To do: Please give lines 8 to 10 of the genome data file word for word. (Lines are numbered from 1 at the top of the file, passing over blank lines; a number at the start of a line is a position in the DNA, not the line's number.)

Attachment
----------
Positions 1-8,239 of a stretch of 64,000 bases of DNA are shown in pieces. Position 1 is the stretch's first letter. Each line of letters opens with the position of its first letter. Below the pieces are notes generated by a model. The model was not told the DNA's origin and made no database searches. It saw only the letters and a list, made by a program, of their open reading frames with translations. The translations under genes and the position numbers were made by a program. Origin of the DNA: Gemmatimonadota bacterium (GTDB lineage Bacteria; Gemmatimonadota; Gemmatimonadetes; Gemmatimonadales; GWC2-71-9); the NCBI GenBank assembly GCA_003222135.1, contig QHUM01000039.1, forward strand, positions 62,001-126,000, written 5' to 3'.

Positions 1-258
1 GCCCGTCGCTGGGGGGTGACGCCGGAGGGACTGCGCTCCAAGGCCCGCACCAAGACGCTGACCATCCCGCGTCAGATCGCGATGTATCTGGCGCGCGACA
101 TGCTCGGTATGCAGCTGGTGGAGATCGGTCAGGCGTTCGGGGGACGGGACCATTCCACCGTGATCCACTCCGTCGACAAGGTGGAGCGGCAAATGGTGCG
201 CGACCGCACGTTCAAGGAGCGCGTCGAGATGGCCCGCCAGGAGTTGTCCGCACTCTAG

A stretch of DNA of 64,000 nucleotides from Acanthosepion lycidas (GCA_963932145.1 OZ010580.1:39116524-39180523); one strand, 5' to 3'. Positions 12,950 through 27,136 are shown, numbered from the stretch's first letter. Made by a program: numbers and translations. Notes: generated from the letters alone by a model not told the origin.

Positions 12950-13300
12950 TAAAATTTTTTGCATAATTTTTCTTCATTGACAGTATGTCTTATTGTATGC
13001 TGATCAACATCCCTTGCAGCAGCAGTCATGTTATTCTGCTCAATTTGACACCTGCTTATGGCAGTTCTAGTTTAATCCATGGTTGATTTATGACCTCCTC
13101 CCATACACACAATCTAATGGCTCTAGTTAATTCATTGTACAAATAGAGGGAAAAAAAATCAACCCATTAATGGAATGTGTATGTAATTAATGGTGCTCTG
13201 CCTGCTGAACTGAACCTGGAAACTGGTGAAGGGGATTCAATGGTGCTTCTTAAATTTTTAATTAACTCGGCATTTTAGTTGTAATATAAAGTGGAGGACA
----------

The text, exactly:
12950 TAAAATTTTTTGCATAATTTTTCTTCATTGACAGTATGTCTTATTGTATGC
13001 TGATCAACATCCCTTGCAGCAGCAGTCATGTTATTCTGCTCAATTTGACACCTGCTTATGGCAGTTCTAGTTTAATCCATGGTTGATTTATGACCTCCTC
13101 CCATACACACAATCTAATGGCTCTAGTTAATTCATTGTACAAATAGAGGGAAAAAAAATCAACCCATTAATGGAATGTGTATGTAATTAATGGTGCTCTG